Spring 2006, pages 203 - 212
Up from Theory: Or I Fought the Topoi and the Topoi Won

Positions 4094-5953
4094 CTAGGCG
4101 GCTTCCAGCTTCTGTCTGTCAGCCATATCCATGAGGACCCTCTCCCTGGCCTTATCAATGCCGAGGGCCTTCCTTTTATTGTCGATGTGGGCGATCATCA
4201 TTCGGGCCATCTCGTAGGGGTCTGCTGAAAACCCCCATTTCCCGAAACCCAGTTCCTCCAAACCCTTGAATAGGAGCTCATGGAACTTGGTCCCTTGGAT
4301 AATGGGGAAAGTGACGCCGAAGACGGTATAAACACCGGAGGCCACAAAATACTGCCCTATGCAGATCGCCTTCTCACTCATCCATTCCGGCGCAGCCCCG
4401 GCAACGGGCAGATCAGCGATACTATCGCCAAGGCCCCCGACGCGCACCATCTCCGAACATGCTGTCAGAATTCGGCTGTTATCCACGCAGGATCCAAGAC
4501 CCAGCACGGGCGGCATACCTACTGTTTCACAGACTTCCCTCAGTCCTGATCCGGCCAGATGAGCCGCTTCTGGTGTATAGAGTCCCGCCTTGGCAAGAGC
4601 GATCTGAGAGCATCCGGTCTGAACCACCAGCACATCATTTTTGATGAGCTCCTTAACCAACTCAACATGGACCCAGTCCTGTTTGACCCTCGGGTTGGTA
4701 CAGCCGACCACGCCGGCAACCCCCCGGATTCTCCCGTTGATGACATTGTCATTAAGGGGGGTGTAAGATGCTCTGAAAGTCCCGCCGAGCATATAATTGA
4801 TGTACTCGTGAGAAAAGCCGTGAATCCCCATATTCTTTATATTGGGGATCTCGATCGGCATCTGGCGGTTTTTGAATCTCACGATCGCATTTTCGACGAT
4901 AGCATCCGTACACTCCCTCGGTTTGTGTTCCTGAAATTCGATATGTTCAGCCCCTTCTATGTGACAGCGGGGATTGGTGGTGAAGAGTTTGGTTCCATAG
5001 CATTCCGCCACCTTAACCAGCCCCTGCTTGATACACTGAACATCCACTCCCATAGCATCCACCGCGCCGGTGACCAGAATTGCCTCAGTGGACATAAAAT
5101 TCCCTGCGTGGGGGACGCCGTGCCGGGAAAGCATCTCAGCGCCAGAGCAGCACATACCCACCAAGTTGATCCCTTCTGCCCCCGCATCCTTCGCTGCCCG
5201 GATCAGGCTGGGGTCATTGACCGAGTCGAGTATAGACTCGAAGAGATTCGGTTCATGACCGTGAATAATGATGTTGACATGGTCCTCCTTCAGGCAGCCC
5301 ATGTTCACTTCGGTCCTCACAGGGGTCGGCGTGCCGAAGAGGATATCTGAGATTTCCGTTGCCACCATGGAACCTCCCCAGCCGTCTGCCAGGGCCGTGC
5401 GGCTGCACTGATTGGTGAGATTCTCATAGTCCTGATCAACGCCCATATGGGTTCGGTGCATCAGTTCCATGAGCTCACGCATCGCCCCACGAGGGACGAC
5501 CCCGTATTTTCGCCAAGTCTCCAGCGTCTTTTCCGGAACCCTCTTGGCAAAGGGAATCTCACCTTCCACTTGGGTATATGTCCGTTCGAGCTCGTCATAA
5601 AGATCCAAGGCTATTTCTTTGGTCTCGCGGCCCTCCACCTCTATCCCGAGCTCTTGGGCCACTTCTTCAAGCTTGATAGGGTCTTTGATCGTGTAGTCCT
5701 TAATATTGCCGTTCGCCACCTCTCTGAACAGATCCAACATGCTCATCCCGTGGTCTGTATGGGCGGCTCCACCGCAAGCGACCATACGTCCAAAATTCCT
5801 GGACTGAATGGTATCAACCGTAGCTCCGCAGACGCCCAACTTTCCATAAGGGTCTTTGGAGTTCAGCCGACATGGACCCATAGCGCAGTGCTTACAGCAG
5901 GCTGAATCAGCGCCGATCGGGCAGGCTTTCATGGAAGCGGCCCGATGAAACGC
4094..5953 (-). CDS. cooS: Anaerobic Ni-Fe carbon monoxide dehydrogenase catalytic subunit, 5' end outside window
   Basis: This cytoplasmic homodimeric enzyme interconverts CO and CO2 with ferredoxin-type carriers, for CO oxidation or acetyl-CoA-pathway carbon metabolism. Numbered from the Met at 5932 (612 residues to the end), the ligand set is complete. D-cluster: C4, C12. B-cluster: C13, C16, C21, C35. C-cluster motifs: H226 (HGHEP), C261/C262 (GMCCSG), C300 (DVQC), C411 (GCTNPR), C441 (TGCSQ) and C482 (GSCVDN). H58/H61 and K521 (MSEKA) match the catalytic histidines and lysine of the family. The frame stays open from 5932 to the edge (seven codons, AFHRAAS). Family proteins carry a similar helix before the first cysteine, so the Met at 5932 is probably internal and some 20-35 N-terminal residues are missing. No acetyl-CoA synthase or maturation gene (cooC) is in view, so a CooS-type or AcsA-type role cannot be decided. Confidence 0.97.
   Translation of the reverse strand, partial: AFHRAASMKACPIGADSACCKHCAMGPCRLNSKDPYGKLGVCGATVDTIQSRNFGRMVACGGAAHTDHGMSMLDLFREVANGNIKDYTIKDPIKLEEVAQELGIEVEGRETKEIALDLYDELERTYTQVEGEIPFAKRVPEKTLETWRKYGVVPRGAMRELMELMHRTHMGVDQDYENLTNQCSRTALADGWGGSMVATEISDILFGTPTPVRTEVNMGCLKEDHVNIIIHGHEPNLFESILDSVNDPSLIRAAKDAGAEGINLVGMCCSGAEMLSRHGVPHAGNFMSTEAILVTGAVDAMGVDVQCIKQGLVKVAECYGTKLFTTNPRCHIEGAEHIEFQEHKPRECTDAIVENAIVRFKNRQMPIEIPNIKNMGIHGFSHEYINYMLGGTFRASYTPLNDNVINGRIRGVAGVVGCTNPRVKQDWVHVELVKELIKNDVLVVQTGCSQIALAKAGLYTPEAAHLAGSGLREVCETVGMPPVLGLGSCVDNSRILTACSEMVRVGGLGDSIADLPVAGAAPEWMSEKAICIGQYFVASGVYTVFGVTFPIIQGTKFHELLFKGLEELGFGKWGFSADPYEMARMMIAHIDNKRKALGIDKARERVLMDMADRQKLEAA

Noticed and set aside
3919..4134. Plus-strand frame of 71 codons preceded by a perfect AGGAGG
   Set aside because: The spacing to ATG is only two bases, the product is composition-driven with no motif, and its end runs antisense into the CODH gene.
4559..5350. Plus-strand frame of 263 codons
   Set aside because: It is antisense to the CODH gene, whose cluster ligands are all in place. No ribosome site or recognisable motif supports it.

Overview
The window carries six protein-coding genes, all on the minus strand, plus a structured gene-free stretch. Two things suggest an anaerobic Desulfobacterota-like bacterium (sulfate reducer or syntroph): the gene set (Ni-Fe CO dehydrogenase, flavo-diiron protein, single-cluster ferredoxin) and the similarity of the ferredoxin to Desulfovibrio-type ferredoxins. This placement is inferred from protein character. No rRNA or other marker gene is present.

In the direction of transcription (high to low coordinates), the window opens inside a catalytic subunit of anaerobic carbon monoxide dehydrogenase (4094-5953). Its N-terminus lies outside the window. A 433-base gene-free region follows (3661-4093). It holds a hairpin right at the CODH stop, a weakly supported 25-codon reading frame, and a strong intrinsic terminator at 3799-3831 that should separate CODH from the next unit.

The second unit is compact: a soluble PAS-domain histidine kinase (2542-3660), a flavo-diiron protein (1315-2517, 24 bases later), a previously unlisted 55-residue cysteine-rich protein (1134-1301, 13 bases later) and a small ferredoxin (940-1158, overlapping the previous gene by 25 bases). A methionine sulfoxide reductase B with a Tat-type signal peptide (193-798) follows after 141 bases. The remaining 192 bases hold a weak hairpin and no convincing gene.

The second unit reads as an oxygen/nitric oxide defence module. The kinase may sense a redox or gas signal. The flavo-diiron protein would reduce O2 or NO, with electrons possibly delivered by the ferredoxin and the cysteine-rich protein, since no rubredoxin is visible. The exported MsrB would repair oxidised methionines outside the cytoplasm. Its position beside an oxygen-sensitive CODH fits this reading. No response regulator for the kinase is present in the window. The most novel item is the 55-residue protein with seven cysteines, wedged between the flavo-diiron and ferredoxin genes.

Early in my career I studied the history of topical invention in order to discover the basis for a distinctive, substantive, and coherent theory of rhetorical argumentation. The effort reflected the dominant academic assumptions of the time, and it proved both frustrating and instructive. Eventually, I concluded that my objective was misdirected. When theoretical coherence became the goal of topical invention (as in Boethius), the topics lost connection with rhetorical interests and applications and became part of a self-contained scholastic enterprise. But when treated more loosely as precepts that helped develop a capacity for action and performance in a particular case (as in Quintilian), the topics emerged not only as more useful but as more directly connected to the distinctive characteristics of rhetorical art. This shift in emphasis for "substance" and "theory" to "action" and "performance" corresponds to a general change in attitudes toward rhetoric that has occurred during the last three decades. This change may lead to a revisionism that extends beyond the teaching of individual courses and encourages consideration of rhetoric as a curriculum.
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